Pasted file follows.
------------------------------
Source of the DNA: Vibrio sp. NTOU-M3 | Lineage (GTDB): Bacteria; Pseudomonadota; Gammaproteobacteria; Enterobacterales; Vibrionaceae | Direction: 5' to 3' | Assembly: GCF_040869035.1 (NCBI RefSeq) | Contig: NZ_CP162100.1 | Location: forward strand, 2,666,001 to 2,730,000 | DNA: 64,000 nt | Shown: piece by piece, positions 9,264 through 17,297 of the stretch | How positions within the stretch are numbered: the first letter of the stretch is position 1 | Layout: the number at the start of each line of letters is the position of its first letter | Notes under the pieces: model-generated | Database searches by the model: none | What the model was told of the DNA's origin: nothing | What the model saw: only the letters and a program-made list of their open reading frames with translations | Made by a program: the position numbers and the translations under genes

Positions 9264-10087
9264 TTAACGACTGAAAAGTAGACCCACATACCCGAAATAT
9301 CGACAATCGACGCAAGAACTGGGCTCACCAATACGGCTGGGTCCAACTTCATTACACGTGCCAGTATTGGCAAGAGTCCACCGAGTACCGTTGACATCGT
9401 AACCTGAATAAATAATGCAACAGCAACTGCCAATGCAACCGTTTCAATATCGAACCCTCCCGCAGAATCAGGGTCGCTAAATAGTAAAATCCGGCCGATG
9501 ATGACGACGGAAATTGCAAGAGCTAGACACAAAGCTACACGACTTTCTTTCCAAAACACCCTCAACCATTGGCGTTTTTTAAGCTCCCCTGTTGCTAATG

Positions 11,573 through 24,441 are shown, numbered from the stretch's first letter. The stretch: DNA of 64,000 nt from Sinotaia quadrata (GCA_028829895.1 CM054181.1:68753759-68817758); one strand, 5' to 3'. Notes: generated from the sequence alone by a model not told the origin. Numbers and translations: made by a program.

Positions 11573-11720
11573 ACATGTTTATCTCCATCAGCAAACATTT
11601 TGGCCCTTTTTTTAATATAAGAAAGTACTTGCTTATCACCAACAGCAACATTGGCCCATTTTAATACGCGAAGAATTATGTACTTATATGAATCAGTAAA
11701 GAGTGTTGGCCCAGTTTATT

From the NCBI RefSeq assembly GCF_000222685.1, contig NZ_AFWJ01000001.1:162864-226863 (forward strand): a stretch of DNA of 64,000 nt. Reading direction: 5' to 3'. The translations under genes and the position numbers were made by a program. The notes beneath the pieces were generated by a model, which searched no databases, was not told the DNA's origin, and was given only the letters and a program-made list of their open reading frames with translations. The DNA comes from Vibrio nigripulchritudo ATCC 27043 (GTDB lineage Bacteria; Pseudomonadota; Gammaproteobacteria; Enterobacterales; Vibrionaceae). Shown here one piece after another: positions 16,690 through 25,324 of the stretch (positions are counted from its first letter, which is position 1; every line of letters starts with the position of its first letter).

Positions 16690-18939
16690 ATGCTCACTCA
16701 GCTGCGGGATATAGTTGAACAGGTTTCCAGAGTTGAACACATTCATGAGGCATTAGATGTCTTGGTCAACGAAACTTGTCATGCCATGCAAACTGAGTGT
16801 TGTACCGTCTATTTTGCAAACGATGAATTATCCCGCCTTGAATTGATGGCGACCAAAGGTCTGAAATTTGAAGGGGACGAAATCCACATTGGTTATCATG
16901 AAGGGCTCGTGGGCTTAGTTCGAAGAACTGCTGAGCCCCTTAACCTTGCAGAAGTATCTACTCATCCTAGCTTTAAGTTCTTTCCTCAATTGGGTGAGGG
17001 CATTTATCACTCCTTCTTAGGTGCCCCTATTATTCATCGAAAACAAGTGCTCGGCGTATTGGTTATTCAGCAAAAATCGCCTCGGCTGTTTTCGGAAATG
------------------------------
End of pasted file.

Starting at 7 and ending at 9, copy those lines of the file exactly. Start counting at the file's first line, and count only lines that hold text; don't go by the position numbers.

Positions 11,573 through 24,441 are shown, numbered from the stretch's first letter. The stretch: DNA of 64,000 nt from Sinotaia quadrata (GCA_028829895.1 CM054181.1:68753759-68817758); one strand, 5' to 3'. Notes: generated from the sequence alone by a model not told the origin. Numbers and translations: made by a program.

Positions 11573-11720
11573 ACATGTTTATCTCCATCAGCAAACATTT